Best Method for those with Down's Syndrome

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Elizabeth
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Best Method for those with Down's Syndrome

Post by Elizabeth » Sat Sep 05, 2015 1:06 pm

Last week I met someone who is involved in literacy with children with Down's Syndrome. We had an interesting conversation about the best way to teach these children to read. She suggested that research shows that whole word teaching is best. I told her that I did not have direct experience or know of relevant research, but that I had met people who told me they used phonics to teach these children to read successfully. She agreed with me when I pointed out that they would not be able to read unfamiliar words without phonics, but it would get them to a reading age of around seven years old. That could be a good result for some of them.

Later she emailed this to me:
I thought I would send you a link to the article and further information about the reading and langauge programme that was trialled with children with Down syndrome:

http://crl-research.org/index.php/research/revi/

It evaluated a treatment approach that used a combination of reading and language activities, with components of synthetic phonics and whole word reading being combined within the reading strand.
By Googling, I found this: http://www.down-syndrome.org/perspectives/9/?em_x=22
We encourage early success and confidence in this "look and say" whole word way and then move on to give the children a more sophisticated understanding of the reading process by pointing out the letter-sound correspondences in the words that they can already read correctly. Knowledge of letter sounds enables a child to work out an unfamiliar printed word by themselves. We draw their attention to the initial or onset sounds by finding two words in their sight vocabulary with the same initial or onset sounds. Recent work has suggested that children break the words into onset and rime such as str and ing for string, str being the onset and ing the rime (Goswami & Bryant, 1990). In 1982 we observed that our early readers were breaking the words up in this way for themselves as their experience with reading words grew.
There have been more threads about this in the past, which can be found by using the search button on this message forum.
Elizabeth

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Susan Godsland
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Re: Best Method for those with Down's Syndrome

Post by Susan Godsland » Sun Sep 06, 2015 3:43 pm

Here's what I've found out about teaching reading and Down's syndrome

R + P interventions (interventions based on Reading Recovery methodology + Phonological Awareness training)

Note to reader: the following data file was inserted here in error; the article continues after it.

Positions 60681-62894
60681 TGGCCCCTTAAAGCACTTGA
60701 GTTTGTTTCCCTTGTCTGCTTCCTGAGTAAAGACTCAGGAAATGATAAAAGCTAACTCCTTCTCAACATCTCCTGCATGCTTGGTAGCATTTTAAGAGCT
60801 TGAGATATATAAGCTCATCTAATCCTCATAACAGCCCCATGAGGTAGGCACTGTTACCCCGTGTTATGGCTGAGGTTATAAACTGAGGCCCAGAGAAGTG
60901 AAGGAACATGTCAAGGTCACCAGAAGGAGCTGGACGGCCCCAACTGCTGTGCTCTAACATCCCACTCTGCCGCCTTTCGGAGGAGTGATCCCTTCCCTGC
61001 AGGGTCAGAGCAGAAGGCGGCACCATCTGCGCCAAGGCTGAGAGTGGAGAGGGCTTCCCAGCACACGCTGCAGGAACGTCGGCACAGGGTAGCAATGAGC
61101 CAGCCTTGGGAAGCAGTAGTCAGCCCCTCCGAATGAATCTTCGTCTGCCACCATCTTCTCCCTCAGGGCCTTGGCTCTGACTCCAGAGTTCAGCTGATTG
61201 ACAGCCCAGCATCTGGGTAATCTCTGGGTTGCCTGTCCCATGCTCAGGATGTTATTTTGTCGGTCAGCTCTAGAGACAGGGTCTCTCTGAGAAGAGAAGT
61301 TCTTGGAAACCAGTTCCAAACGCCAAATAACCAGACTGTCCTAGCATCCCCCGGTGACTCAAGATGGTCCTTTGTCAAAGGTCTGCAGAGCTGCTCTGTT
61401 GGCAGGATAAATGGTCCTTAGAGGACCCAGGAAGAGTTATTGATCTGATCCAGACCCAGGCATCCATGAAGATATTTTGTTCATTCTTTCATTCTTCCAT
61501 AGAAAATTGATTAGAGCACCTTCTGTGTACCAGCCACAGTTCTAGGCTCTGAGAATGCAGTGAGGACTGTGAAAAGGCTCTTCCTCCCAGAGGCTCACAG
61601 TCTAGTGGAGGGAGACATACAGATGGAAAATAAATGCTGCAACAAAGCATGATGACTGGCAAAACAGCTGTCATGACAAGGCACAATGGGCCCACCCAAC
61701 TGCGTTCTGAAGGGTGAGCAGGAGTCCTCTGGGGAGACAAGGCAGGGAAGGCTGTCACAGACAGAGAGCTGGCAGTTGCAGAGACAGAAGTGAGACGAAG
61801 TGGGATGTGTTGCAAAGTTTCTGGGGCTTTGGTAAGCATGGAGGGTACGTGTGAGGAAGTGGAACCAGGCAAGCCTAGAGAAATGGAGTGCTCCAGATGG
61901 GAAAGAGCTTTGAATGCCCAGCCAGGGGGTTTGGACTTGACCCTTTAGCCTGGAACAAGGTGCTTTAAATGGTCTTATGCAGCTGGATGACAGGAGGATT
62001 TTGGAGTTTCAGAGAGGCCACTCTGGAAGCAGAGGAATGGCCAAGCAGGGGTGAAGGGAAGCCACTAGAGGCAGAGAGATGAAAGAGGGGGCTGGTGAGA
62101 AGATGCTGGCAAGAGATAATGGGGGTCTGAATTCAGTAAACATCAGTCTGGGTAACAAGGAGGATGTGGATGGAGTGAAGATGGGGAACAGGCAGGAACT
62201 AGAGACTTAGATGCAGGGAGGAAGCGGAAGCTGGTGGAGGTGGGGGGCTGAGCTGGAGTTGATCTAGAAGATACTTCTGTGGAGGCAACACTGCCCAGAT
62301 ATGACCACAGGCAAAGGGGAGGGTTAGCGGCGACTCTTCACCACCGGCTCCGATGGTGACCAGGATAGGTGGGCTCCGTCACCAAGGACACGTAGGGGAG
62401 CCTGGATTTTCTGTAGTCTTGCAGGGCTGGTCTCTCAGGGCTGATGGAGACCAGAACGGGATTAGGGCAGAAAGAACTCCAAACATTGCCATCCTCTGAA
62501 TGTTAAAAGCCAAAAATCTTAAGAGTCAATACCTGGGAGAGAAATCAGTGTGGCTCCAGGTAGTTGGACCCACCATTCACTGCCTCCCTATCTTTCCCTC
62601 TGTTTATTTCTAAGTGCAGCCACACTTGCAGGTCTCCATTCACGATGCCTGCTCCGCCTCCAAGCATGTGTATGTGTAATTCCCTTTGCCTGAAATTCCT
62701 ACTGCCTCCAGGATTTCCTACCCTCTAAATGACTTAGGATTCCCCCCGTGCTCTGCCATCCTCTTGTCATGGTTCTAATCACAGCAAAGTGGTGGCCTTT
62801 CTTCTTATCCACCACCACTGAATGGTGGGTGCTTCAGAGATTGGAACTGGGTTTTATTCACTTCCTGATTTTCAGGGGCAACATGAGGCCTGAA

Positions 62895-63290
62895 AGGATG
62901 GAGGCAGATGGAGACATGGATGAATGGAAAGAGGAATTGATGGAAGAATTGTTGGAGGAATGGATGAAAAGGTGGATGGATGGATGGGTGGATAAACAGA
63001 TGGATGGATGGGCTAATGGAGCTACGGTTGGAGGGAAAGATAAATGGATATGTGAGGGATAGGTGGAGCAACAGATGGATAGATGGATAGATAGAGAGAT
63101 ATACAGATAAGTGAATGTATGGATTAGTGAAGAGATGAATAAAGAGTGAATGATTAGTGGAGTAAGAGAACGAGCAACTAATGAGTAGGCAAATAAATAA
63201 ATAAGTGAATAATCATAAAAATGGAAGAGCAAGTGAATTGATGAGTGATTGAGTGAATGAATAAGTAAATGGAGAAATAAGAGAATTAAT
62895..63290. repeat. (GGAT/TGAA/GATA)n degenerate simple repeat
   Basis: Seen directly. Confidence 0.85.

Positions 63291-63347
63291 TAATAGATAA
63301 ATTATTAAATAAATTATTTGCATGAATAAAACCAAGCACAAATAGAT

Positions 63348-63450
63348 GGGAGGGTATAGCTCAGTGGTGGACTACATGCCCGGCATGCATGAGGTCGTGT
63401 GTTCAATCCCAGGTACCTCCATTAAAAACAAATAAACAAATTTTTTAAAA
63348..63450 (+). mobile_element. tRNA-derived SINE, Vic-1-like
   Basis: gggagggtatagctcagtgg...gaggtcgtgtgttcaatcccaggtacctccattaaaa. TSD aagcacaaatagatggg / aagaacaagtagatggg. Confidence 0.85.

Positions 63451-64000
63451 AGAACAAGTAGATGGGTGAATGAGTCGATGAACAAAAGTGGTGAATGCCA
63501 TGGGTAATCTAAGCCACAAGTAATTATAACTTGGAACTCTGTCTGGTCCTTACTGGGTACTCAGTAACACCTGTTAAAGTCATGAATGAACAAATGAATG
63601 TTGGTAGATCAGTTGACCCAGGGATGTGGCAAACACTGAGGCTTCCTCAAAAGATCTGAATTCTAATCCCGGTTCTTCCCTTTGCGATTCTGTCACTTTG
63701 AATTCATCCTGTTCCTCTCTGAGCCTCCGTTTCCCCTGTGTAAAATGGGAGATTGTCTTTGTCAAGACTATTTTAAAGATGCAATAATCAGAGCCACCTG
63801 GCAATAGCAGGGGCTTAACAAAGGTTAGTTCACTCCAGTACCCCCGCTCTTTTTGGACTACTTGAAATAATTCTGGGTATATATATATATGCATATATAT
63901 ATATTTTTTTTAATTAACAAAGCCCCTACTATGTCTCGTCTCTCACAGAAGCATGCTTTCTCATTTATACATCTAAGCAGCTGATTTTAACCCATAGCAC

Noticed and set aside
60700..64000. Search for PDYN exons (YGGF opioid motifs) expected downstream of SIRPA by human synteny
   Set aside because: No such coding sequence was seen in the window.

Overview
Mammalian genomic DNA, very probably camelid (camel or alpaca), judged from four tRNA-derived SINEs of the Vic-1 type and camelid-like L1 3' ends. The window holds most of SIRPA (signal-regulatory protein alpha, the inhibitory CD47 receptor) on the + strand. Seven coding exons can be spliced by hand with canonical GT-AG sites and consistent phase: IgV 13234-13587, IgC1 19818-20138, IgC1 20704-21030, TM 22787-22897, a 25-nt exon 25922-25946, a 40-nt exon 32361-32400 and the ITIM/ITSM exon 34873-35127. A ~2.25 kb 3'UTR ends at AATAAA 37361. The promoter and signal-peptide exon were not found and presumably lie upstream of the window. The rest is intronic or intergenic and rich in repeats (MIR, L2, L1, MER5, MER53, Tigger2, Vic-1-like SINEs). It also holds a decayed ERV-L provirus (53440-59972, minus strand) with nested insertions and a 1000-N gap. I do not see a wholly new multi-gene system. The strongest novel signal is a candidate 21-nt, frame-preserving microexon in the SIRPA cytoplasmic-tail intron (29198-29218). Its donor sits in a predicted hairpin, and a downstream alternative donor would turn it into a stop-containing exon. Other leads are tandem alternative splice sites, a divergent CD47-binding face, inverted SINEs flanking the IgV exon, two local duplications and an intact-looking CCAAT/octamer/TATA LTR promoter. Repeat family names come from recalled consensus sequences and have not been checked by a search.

Phonology with Reading programme (Nuffield Foundation.Language4Reading) was a research project using an R+P intervention with at-risk children. It combined Jolly Phonics materials (for teaching 36 GPCs over 20 weeks) with 'oral phonological awareness' exercises (Hatcher's Sound Linkage), plus 'direct teaching in [global] sight word recognition' and immediate reading practice using real books, levelled using Hatcher's whole language banding system. ''The Teaching Assistant monitored the child’s reading ability by taking a running record of the child reading a book at the instructional level in each individual session. One new book was introduced per session, which the child attempted to read independently, before finishing off with guided reading of the new book''. The resulting research paper by Bowyer-Crane et al (2007) revealed that, 'At the end of the intervention, more than 50% of at-risk children remain in need of literacy support'
http://onlinelibrary.wiley.com/doi/10.1 ... x/abstract
N.B. the actual Jolly Phonics programme teaches a Basic Code of 42 GPCs in as little as 7 weeks, with phonically decodable words and sentences provided for reading practice in order to avoid needing multiple decoding strategies and global sight word memorisation.

A version of the R+P Phonology with Reading programme -see above, was used in a study for children with Down Syndrome (Kelly Burgoyne et al) ‘'The Reading and Language Intervention for Children with Down Syndrome combines reading and language instruction in daily teaching sessions that are designed to meet the particular learning needs of children with Down syndrome. It incorporates work on letter knowledge, phonological awareness, whole word and book reading''.
http://onlinelibrary.wiley.com/doi/10.1 ... x/abstract
''After 40 weeks of intervention, the intervention group remained numerically ahead of the control group on most key outcome measures; but these differences were not significant''

In contrast, as a result of her own extensive experience and research, a highly experienced educational psychologist recommends using a systematic synthetic phonics programme with children with Down syndrome. This EP comments, ''Of course we would not deny oral language development work with any children with global learning difficulties, but where we differ would be that we would start with phonics and try to establish phonics as primary strategy for reading, whereas this new initiative seems to be just a re-hash of oral language with a searchlights type approach''.

geraldinecarter
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Re: Best Method for those with Down's Syndrome

Post by geraldinecarter » Fri Sep 11, 2015 9:54 pm

A colleague was very successful with a 5 year old child with Down syndrome who had v.severe speech problems. She used Sound Reading System + BRI. It was extremely hard work, of course, but his parent was thrilled by the improvement.

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